I was reading an article the other day that was completely analogous to what’s been going on in the debt settlement industry. It was an article over at The Cranky Flier in which the US Airways Chairman and CEO made an honest and candid statement.
When asked about the new FAA regulations that imposed severe penalties against airlines for tarmac delays he said:
There absolutely will be cancellations that won’t be canceled otherwise. I don’t want to sound like we’re complaining, like some other airlines out there. Fact is, we [the industry] got ourselves in this mess. Fortunately it wasn’t us [US Airways] but in some of these siutations, maybe we’re just fortunate.
This has been going on for awhile and we’ve been warned that we needed to get it fixed so shame on us. If you don’t fix it you’ll get legislation. The legislation is not going to be perfect and there will be unintended consequences, but we just have to deal with it.
More than likely, it’ll be preemptive – we’ll start canceling flights. $27,500 per passenger is a little more than each passenger pays.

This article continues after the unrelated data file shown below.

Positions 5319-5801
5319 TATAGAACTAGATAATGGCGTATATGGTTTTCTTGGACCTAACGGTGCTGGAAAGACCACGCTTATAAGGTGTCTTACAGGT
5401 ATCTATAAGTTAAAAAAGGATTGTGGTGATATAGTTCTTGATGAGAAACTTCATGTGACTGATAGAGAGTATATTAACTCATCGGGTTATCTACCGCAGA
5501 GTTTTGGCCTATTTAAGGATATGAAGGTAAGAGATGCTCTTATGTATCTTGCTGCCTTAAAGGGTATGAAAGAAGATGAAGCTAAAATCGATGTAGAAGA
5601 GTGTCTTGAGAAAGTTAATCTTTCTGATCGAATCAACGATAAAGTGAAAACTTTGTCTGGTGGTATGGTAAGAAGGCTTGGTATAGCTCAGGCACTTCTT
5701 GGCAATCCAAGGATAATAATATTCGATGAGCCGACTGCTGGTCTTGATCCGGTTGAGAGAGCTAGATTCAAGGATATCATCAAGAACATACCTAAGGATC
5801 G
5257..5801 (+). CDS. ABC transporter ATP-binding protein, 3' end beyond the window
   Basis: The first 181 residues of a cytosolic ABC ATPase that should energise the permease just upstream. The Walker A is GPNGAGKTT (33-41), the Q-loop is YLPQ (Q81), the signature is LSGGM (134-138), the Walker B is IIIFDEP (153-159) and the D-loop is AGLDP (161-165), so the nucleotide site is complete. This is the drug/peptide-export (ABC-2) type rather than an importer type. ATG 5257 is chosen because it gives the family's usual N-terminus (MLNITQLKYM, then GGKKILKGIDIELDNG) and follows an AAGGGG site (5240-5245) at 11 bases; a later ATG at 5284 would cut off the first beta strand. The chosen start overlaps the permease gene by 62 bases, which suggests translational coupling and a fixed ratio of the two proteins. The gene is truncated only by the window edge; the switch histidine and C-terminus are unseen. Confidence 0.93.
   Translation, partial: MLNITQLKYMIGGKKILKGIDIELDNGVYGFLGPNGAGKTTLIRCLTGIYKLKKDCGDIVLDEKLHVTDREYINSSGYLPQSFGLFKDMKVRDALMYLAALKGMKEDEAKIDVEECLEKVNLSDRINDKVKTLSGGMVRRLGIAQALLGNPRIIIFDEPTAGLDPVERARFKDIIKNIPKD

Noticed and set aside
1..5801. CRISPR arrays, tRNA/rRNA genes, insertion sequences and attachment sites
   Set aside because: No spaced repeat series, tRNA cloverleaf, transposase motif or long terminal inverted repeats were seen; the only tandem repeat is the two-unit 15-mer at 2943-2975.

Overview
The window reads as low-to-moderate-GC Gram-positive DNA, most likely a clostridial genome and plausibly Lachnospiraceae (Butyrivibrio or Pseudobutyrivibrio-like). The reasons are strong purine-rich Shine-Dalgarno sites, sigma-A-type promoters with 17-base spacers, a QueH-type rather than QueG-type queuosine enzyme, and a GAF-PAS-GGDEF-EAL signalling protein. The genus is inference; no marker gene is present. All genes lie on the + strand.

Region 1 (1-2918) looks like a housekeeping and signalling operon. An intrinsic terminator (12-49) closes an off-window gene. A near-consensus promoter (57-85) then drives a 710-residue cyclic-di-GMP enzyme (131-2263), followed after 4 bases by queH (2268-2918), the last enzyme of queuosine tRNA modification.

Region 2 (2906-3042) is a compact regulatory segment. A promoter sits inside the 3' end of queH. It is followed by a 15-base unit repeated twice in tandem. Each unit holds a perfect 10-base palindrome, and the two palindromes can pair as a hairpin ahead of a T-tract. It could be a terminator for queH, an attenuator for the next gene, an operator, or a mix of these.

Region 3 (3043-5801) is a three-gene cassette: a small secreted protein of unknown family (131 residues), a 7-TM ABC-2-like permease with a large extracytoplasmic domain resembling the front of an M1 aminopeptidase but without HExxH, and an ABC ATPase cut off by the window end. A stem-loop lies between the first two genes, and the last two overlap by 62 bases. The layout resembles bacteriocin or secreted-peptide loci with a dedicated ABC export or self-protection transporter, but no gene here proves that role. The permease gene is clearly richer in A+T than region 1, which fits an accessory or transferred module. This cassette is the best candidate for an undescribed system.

The really bad part of this legislation is that when you look at these events, almost every one of them landed somewhere – diversion or something. Let’s have fines for that, but let’s not have fines for people trying to get out of airports, but that’s the problem we’ve now created.
We’re going to have airplanes never depart that should depart and that’s unfortunate. But again, we did it to ourselves.
And if the debt settlement industry thinks they can lobby their way out of rising populist outrage, they would be wrong. Just like the regulation that grew out of airlines not able to do the right thing and not leave people stranded for hours on the tarmac, the debt settlement industry never did the right thing by reining in bad actors and getting behind fair and reasonable fees.
Ladies and gentlemen, take a cue from Doug Parker at US Airways and realize, your current troubles are not the result of other people doing something to you, you did it to yourselves.